Amazon Echo Auto: Software and features
But hearing you and responding quickly can only get the Echo Auto so far. To be worth buying it also needs to offer a solid range of features, and for this, your mileage may vary. The simple stuff – checking the time and weather forecast, looking up information online and playing music – is handled perfectly. It really works just like any Alexa device you have at home, and can even control your smart home devices – such as garden and driveway lights – from afar.
Although not a requirement, you can also use the Echo Auto in conjunction with the Alexa smartphone app, which has an Auto mode that makes its interface larger, simpler and safer to glance at while driving.
Navigation isn’t quite so seamless, as Alexa informs you about having to tap a notification on your smartphone before opening your mapping app of choice.
In other words, you can’t navigate by only listening to Alexa; you have to mount your smartphone somewhere safe and legal on the windscreen or dashboard too, then tap the notification to open the map app. At least when the app opens Alexa has already set up navigation for the destination you asked for.
On some occasions, Alexa failed to determine our location. Upon asking: “Alexa, where is the nearest petrol station?” the assistant said: “I can’t get your exact location. What’s the city?”
When told the city is London, Alexa served up three suggestions, but all were the central London headquarters of oil companies, not petrol stations, and there was no way to ask Alexa to navigate to any of them. Giving the location as Wandsworth instead of London produced the location of a BP station 1.8 miles away, with the option to be navigated there with a tap of the phone notification. Much better.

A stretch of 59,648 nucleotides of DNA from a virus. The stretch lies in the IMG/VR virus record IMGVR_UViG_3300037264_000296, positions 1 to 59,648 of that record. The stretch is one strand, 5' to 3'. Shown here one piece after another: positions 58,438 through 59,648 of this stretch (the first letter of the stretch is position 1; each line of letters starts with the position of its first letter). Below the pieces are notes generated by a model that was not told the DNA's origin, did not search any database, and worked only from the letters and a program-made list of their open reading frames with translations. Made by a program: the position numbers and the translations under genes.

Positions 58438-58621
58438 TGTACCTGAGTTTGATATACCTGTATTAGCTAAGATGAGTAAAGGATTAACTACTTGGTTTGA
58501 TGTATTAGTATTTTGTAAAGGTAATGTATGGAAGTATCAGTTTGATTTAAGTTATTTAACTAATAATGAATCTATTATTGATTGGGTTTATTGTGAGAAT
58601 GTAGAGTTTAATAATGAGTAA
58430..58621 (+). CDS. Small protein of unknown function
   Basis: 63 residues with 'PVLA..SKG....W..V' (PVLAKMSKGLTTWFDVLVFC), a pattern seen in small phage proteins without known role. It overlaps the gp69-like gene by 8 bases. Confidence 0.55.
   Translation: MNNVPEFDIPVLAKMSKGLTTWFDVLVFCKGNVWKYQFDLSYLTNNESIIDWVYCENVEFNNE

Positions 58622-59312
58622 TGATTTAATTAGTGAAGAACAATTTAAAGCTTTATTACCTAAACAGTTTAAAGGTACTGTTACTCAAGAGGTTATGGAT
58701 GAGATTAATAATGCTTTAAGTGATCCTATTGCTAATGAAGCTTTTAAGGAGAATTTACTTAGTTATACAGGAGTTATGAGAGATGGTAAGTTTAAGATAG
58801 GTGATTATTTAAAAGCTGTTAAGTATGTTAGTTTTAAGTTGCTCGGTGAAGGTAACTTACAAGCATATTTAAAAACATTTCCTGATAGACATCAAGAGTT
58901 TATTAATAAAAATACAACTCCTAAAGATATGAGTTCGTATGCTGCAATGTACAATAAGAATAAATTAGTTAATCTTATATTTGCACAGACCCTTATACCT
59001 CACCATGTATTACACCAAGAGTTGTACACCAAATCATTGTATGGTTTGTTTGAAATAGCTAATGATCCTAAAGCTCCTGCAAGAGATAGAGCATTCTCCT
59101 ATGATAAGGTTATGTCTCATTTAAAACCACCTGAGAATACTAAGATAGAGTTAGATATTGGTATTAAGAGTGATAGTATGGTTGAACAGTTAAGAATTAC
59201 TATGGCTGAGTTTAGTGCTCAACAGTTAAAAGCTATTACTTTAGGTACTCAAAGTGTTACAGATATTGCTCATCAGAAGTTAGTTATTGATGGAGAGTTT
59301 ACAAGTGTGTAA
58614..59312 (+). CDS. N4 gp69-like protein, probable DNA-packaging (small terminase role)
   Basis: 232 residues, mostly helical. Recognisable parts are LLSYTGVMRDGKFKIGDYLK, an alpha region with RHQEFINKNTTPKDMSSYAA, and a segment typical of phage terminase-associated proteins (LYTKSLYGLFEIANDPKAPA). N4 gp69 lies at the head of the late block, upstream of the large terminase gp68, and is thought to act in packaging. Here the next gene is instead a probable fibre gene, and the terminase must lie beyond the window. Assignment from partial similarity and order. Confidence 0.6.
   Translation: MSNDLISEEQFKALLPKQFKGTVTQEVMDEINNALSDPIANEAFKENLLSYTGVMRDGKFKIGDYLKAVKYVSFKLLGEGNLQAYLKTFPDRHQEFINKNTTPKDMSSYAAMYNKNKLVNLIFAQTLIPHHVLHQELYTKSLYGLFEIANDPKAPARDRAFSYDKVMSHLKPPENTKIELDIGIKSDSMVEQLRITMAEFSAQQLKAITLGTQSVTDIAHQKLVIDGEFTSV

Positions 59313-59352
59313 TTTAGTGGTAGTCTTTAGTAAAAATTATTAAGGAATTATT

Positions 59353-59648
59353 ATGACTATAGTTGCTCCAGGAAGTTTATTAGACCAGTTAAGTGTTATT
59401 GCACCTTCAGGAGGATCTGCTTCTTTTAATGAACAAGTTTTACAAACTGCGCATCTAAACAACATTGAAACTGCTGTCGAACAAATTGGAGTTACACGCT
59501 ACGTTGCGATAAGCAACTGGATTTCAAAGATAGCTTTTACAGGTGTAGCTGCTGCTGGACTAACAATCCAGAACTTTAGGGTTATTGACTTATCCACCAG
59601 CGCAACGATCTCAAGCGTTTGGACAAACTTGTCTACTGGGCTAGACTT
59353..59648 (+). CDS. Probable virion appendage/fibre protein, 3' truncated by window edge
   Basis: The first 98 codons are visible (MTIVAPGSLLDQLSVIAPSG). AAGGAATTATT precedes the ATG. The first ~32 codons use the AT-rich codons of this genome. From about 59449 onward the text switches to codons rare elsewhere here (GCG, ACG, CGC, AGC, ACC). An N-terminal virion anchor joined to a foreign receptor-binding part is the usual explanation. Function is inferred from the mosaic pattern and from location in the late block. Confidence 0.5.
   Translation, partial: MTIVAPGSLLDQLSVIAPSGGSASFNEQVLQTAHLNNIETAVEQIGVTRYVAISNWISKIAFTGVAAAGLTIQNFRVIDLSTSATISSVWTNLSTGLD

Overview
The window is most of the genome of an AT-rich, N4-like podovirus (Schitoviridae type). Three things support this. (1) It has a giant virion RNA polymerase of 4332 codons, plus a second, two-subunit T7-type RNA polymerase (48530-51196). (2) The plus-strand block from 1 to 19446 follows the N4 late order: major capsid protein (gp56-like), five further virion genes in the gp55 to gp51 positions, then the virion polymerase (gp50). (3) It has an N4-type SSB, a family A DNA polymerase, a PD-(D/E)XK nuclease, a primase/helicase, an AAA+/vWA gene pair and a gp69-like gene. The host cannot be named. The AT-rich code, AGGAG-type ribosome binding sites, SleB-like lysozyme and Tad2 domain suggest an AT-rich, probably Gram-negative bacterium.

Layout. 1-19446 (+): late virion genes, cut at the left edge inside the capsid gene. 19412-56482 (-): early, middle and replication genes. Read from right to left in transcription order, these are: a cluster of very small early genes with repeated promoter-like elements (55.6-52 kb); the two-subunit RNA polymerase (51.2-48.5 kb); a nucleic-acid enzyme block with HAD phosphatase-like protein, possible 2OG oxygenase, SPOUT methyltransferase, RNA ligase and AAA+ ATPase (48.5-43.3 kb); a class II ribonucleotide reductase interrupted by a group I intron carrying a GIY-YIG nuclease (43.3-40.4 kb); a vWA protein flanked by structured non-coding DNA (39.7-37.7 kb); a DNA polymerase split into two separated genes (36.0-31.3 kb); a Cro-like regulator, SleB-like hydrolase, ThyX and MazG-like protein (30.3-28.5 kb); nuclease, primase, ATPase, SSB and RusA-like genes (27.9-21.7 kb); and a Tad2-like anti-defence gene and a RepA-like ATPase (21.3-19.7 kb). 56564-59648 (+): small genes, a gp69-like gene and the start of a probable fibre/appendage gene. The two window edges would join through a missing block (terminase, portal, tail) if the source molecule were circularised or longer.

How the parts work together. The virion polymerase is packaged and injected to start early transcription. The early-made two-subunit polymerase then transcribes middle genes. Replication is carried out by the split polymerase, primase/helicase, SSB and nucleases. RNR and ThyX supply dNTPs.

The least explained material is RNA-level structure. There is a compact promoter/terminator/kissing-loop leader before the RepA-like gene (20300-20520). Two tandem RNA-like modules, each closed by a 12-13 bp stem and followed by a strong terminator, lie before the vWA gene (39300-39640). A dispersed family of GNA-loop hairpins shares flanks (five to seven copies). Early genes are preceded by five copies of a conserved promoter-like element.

Not knowing our location was a fairly common problem. Asking Alexa to navigate to any major town or city in the UK was no trouble, with accurate directions appearing on our phone. But stating a postcode or a smaller town caused Alexa to say it couldn't get the exact location. This is usually solved by granting the Alexa app constant access to your phone's locational data, but we appreciate that some users won't want to do that.
Even with that switched on, Alexa will occasionally fail to understand the destination.
These are the kinds of misunderstandings frequent Alexa users will be familiar with. But to fail in somewhat comedic fashion at home is one thing; to fail when a driver is asking for directions – a fundamental part of what the Echo Auto is trying to be – is quite another.
It’s a shame, because the device’s ability to hear clearly and respond quickly should give it the stable foundations on which to build an impressive and highly useful infotainment system for cars that lack their own. The Echo Auto could still be that, and there are times when it works perfectly, but gaps in its intelligence can be frustrating.
Amazon Echo Auto: Verdict
The Echo Auto is an easy device to like but a difficult one to love. The setup process is quick and simple, the hardware feels well made and is surprisingly compact, and the way it brings Alexa to almost any car is admirable. For drivers of older vehicles without connected services like a voice assistant, music streaming and digital radio, the £50 Echo Auto has a lot going for it.
The microphone array does a fantastic job of hearing your voice, even with the windows down on a noisy road or over loud music, and when Alexa understands correctly it makes for a useful road trip companion. Playing music and radio stations is as simple as speaking to an Echo smart speaker at home, and controlling smart home devices from the road – checking lights are on or off, for example – is convenient for smart home power users.
But it isn’t a perfect device, and occasional location issues detract from what is otherwise a good product. Hopefully, Amazon can improve how the Echo Auto handles navigation requests with a future update to Alexa.